Large Scale Foreign Land Acquisitions: Neoliberal Opportunities or Neocolonial Challenges?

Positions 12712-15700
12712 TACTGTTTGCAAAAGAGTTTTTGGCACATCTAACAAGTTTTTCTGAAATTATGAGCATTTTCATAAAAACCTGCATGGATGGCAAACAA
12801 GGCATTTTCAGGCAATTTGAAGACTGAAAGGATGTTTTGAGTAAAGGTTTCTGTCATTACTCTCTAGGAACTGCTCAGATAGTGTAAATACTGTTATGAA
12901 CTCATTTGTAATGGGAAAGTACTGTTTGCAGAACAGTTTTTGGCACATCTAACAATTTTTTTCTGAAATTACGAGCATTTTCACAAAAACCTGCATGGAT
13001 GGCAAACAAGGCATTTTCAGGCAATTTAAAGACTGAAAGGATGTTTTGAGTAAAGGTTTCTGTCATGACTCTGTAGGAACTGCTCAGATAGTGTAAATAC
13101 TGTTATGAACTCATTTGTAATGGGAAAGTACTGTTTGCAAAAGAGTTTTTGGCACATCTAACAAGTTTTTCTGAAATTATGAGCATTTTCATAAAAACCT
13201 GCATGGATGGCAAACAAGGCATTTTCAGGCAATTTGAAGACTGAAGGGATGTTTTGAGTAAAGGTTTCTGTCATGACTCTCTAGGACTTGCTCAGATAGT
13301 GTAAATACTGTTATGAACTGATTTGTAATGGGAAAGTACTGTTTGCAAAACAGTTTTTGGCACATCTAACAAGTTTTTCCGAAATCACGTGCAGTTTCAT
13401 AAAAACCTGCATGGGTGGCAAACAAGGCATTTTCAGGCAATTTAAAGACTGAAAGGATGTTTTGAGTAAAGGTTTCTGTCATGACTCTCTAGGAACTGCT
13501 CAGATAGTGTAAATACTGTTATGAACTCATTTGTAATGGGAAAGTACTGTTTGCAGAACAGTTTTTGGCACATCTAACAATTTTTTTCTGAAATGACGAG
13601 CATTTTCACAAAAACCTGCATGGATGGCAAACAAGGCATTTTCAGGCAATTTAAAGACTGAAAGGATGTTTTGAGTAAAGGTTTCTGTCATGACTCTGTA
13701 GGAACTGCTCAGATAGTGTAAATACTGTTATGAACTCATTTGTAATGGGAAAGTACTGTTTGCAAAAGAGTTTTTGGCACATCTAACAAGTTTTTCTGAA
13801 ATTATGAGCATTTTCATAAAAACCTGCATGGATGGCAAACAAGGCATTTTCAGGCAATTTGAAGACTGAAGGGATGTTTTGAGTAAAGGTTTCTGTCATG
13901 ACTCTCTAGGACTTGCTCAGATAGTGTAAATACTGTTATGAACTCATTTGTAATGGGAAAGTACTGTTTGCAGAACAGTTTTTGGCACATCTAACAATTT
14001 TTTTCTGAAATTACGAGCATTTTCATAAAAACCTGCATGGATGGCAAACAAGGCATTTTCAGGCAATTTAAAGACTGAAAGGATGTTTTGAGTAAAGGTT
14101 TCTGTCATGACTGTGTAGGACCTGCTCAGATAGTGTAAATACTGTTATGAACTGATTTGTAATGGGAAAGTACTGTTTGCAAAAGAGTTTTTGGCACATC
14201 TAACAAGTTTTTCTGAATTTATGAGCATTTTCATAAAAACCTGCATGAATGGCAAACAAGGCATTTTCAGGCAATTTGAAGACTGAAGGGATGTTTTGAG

Abstract: Over the last decade, a dramatic rise in commercial agricultural investment has taken place the world over at a rate much higher than previous times. Some of the causes that spurred this whole business happen to be mainly the food security concerns of food poor countries as in the case of the Gulf states, a shift of focus by western based investment banks, hedge funds and sovereign wealth funds towards less volatile assets such as land in the aftermath of the 2007/08 global financial crises, drought induced food export restrictions by major food exporting countries such as India and Russia, only to mention some of them. Huge private companies, government sponsored firms and even highly reputed US universities such as Harvard and Vanderbilt, among others, then took an aggressive move in acquiring large tracts of land across Africa, Latin America, Asia and to some degree in Europe, and massively invested on them. Latest reports indicate that an amount of land well over 80 million hectares have been put up to the global market, much of which has already been effectively leased by investors. Even though this practice of large scale foreign land acquisitions is fairly a matter of global reach, a staggering 75 percent of this whole business has so far taken place in Africa alone. This simply made the continent a spotlight case and lured attention into questioning as to how these investments are taking place and what sort of ramifications may be born out in result. Departing from neoliberal and neocolonial discourses from whose perspective the recent expansion of the practice has been analyzed, this thesis has made an attempt to analyze how the stake of Africa in the growing practice of large scale land acquisitions can be looked up on and explained. Seeking to narrow down focus and do a practical analysis, three sub- Saharan African countries that are actively engaged on leasing of land to foreign investors- Ethiopia, Tanzania and Uganda- have been selected as case studies. The entire analysis of these cases is centered on answering whether the practice leads to the social development of local populations as often claimed by proponents or if it rather leads to the detriment and impoverishment of host populations. It is observed throughout this research that to draw sheer conclusions in black and white is not an easy matter. However, the thesis argues that the number of social and environmental challenges that have been taken account of as a result of the ongoing acquisition of large tracts of land in poor countries necessitates a serious political responsibility and accountability which is currently lacking should the business amount to any win win benefits.
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